To be perfectly honest, the way the book was received by literary criticism in Greece, by readers, by writers that sent a kind email of letter, superseded all my expectations. In brief, it is the story of a Greek biologist who moves to Oxford in order to pursue a scientific project (much likes the novella’s writer did). In this “scientific migrants” path, though, the main obstacles are his past and the unconventional ties to his family. The reader eventually discovers that the biologist, named simply “N.” throughout the book, was actually one of Ceausescu’s orphans that got adopted by this Greek family. He spends his time either battling loneliness or using his experiments to address his past and his confusion. This way, he ends up being a guinea pig himself, a “hermit amongst hermits” to slightly paraphrase my own book. The novella’s plot is rudimentary, most of the action boils down to the protagonist’s thoughts and to the things he does not do. In the end, it is the connection to one’s genetic and familial roots that the book tries to address – it remains to be seen how well it does so.                            

Finally, as regards the (rather scientific) title: a karyotype is an old-fashioned cell biology technique whereby the 23 pairs of chromosomes of a given cell are visualized, ordered from largest (chromosome 1) to smallest (chromosome Y). This order lends my book the basic scaffold onto which the story unfolds: in 23 third-person chapters/chromosomes, from 1 to Y (since the protagonist is male), with two intervening first-person narrations. Think about it another way: what is a given chromosome, but a set of information about the organism that carries it?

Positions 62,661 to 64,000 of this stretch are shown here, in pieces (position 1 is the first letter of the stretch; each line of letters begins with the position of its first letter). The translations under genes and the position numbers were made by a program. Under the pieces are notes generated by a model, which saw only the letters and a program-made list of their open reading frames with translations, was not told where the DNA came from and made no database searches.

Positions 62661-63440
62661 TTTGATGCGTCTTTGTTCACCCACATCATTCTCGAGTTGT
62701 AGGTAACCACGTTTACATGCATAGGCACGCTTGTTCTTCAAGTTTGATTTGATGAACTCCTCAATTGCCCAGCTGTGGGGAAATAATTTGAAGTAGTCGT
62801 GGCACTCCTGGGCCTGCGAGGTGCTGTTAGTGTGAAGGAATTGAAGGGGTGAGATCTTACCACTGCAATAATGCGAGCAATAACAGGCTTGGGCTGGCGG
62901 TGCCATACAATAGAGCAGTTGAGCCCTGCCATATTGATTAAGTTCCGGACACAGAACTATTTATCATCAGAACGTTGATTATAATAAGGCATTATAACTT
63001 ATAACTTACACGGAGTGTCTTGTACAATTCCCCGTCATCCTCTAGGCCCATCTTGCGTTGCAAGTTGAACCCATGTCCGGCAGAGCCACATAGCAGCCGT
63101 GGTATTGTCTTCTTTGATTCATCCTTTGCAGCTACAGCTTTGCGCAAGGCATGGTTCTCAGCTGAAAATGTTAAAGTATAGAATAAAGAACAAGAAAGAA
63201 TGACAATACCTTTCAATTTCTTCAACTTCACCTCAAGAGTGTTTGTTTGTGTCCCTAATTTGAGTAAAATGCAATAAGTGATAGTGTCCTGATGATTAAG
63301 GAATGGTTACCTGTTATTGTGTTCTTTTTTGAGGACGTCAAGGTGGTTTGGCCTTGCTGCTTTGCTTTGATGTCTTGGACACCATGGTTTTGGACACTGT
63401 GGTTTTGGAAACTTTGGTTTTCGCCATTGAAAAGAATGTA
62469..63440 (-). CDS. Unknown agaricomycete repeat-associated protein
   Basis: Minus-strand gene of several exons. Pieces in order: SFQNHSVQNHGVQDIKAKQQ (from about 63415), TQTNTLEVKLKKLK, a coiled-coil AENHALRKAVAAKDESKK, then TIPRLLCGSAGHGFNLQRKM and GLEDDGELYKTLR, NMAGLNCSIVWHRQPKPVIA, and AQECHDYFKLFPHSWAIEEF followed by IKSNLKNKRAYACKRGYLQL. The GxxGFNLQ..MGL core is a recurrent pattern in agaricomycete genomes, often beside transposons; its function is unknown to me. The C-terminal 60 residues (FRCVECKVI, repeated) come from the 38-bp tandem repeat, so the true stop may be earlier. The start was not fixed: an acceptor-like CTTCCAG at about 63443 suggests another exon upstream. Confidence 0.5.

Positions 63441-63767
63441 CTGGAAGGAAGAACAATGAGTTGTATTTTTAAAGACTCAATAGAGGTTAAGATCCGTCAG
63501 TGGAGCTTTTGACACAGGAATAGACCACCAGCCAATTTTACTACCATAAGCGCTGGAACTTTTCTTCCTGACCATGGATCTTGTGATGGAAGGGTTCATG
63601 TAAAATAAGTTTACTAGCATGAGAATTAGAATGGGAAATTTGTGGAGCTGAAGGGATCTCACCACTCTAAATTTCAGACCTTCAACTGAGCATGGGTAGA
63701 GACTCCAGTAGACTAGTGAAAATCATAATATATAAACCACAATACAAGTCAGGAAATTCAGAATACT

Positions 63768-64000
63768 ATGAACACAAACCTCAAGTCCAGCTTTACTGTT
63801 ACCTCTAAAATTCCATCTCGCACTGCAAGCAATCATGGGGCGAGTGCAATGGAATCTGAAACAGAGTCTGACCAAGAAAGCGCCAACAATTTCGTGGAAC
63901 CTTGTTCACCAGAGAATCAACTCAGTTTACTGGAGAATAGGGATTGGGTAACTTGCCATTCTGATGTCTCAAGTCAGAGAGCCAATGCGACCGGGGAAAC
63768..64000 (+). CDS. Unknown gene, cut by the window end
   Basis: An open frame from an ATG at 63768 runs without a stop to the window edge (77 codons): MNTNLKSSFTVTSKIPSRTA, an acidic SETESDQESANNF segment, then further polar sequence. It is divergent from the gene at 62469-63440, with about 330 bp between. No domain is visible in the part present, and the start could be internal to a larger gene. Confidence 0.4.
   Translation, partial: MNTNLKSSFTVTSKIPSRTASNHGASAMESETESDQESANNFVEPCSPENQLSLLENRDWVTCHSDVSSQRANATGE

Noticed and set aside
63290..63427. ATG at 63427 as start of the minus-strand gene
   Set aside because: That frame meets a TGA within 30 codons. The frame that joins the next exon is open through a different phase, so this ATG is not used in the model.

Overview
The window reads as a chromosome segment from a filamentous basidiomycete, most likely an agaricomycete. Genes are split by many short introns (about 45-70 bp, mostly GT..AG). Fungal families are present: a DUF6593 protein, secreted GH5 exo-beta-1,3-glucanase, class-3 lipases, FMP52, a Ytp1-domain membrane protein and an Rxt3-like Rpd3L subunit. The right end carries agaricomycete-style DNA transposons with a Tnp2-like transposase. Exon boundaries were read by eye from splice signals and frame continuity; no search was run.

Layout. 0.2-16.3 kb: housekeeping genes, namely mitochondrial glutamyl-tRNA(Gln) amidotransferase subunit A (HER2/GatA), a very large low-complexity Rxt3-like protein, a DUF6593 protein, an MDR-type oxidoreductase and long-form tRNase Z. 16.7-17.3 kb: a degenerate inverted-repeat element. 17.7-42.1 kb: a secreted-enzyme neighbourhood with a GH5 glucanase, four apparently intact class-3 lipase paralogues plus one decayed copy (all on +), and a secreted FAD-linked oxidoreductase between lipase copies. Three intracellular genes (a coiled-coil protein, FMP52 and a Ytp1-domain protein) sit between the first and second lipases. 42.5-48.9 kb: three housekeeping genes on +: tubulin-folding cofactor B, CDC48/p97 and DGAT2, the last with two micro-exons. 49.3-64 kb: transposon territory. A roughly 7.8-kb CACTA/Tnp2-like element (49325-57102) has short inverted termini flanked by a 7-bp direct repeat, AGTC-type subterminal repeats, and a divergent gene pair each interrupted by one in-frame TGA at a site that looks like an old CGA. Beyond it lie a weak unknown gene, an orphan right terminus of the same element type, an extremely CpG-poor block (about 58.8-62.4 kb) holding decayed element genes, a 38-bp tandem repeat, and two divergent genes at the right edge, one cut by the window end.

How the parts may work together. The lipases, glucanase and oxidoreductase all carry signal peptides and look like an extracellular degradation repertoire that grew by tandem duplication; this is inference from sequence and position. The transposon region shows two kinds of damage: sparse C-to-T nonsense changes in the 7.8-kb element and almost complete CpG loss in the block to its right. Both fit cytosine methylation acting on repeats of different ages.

In his review of the book, Iakovos Anyfantakis notes that the choice of Oxford as the setting of your book is far from incidental, given the things that Oxford stands or doesn’t stand for. How would you comment on that?

It goes without saying that I heavily drew from my own experience for this book. I started writing the book before I left Greece in 2008. Like N., the novella’s protagonist, I too moved to Oxford, where I stayed and worked as a researcher and lecturer for almost 5 years. I used to walk around the city with a little notebook, writing down snippets of scenes that unfolded in front of me (all the book’s scenes featuring homeless people came from such snippets) or random ideas on how the book should evolve. So, no, the choice was far from incidental – and at the same time far from autobiographical. Each scene, each chapter, was written and rewritten, and then rewritten once more, until I could recognize nothing in that book but the character of N. and his deep personal troubles and strange aspirations. Still, every narration is a story that is received by us second-hand, and that we passed on transfigured in as convincing a manner as possible, is it not?